The San Francisco school board is poised to reverse a much-criticized decision to purge 44 schools of names it said were linked to racism, sexism or other injustices, including Abraham Lincoln, George Washington, Thomas Jefferson, Robert Louis Stevenson and Dianne Feinstein. Longtime California Democratic Senator.
The change is aimed at avoiding litigation and attenuating outrage over what critics called ill-timed activism.
Just over two months ago, the city’s elected board of education voted to strip the schools of the names. Parents, students, and elected officials condemned the board for some of its goals – Lincoln, for example, was the president who defeated the Confederacy and ended slavery – and for his opportunity.
The decision in late January came while all public classrooms in San Francisco were closed due to coronavirus restrictions. They still are. Mayor London Breed, among others, called it “offensive and completely unacceptable” for the board to focus on changing the names of schools rather than getting children back into classrooms.
Some of the city’s youngest students are expected to begin returning to in-person instruction this month after more than a year of distance learning. There is no schedule for middle and high school students to return.
The name change effort was also criticized for shoddy research and historical inaccuracies. An advisory committee that changed the name wrongly accused Paul Revere, a leading figure in the Revolutionary War, of attempting to colonize the town of Penobscot. He also mistook the name of Alamo Elementary School for the Battle of Texas in 1836, instead of the Spanish word for “poplar.”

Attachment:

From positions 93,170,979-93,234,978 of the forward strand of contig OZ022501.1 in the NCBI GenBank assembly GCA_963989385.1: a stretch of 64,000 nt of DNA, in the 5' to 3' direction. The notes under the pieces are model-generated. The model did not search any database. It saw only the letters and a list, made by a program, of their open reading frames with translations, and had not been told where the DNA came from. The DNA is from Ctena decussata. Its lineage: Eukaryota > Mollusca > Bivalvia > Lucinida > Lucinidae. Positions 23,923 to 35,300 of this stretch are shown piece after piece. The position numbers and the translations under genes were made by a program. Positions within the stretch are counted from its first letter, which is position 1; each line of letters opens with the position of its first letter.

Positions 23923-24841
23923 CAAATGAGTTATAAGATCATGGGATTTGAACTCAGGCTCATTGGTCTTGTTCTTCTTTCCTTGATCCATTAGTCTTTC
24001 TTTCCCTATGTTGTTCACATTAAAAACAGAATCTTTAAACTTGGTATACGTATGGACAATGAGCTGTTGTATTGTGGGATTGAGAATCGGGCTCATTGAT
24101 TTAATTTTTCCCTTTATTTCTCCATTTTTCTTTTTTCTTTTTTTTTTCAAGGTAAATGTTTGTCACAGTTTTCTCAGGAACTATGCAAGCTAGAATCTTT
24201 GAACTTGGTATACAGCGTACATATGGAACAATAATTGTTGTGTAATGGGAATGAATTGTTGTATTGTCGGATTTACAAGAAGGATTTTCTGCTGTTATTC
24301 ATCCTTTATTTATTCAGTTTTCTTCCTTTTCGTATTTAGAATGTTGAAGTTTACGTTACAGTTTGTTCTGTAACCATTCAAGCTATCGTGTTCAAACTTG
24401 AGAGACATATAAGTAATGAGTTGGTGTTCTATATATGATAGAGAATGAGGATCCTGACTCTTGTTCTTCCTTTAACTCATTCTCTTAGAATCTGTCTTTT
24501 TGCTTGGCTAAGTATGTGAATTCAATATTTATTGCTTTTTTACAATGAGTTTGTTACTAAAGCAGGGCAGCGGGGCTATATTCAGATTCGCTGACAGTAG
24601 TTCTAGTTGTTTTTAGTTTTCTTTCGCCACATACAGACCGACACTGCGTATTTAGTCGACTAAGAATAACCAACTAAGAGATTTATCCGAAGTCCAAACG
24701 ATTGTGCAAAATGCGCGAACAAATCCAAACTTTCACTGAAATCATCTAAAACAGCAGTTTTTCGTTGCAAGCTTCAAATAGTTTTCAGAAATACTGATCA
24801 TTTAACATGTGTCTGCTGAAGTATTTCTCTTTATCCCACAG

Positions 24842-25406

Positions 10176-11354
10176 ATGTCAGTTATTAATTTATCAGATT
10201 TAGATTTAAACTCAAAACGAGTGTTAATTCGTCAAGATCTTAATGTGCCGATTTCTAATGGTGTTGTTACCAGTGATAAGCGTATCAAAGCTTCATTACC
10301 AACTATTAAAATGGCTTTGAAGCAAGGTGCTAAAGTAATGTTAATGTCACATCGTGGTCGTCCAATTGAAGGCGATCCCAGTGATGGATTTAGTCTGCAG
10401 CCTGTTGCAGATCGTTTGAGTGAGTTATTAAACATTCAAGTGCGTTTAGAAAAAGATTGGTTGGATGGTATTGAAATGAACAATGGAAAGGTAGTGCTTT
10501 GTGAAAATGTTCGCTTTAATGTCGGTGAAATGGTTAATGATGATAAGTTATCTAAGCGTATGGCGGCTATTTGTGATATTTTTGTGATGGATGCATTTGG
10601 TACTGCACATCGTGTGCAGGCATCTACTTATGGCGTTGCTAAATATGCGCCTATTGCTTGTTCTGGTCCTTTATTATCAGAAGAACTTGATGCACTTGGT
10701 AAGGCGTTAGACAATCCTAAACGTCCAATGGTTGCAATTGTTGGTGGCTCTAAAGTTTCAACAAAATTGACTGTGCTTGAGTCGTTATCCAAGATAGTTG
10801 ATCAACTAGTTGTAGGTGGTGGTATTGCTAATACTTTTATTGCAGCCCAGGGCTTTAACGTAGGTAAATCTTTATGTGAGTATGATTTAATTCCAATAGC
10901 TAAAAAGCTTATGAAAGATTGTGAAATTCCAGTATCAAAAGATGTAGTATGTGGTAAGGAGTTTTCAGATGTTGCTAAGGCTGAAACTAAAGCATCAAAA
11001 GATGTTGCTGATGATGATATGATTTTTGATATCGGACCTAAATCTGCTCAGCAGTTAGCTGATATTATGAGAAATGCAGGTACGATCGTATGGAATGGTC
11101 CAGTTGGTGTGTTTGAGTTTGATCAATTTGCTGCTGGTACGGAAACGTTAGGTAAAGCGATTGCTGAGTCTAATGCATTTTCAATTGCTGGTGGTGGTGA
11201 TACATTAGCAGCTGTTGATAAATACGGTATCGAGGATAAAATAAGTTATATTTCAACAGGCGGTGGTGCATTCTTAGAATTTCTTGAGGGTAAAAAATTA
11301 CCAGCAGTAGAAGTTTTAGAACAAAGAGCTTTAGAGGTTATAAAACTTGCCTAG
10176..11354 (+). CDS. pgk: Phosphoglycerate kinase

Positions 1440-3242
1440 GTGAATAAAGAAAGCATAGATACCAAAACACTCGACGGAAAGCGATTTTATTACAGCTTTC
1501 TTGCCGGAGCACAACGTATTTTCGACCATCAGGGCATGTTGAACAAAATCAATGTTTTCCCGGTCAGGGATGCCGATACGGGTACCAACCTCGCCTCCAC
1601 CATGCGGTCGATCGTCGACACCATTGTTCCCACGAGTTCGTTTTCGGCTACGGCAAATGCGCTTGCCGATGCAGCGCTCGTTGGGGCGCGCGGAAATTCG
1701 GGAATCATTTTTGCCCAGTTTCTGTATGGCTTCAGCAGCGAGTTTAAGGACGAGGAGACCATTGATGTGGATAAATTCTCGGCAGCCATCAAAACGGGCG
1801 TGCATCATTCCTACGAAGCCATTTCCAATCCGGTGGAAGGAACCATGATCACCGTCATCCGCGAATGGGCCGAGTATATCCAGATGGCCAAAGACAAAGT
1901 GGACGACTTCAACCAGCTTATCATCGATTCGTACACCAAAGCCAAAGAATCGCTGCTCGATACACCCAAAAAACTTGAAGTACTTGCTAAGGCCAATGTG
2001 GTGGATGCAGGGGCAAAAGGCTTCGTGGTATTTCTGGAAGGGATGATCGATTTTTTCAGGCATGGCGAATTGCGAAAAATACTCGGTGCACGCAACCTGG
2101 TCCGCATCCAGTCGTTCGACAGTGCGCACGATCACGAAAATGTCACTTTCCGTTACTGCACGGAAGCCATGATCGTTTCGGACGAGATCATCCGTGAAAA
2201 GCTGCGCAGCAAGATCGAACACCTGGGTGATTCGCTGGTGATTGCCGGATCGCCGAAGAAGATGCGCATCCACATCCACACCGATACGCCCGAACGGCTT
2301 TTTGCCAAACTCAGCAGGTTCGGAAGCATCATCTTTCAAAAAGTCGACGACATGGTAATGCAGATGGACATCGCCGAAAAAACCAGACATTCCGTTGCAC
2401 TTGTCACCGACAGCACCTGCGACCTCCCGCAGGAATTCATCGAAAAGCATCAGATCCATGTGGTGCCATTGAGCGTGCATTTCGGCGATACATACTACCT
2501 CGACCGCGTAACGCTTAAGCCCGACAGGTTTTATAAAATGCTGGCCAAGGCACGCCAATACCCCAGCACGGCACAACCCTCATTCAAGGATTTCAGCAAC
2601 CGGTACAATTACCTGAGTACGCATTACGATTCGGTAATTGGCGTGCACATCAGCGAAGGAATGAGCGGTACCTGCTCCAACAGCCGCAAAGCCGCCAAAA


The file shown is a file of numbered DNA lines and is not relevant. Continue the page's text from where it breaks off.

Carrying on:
In the midst of the protest, the president of the board, Gabriela López, said that the process would stop until all the children returned to school. López acknowledged in a statement that mistakes were made in the selection of schools and said that when the board returns to the subject, it will involve historians in a “more deliberative process.”
The board was scheduled to vote Tuesday on a resolution to rescind its decision and re-examine the matter after all students have returned to full-time in-person learning.
The board has faced multiple lawsuits, including one from the city council and the mayor to pressure the school district and board to reopen more quickly.
Another was filed in March, alleging that the school board’s name change decision violated California’s open meetings law and did not involve the community. San Francisco Superior Court Judge Ethan Schulman asked the board to do what the lawsuit asks: rescind the vote and dissolve the name change advisory committee, or show by April 16 why it shouldn’t be there. forced to do so.
The resolution to be considered Tuesday did not address the criticism, but denounced the lawsuit, saying it “wants to avoid distraction and waste of public funds in frivolous litigation.”
The school board has also been widely criticized for a plan to end merit admissions to San Francisco’s top public high school, Lowell, and use the same lottery-based system that admits students at other high schools.
Tuesday’s meeting will also be the first since the board voted last week to remove a member, Alison Collins, from her role as vice president and other charges for tweets about Asian Americans dating back to 2016.
In tweets, Collins said Asian Americans use “white supremacy” thinking to get ahead. He has resisted calls for his resignation and last week sued the school district and five of his six colleagues, accusing them of violating his right to freedom of expression. She seeks $ 87 million in damages.
George is Digismak’s reported cum editor with 13 years of experience in Journalism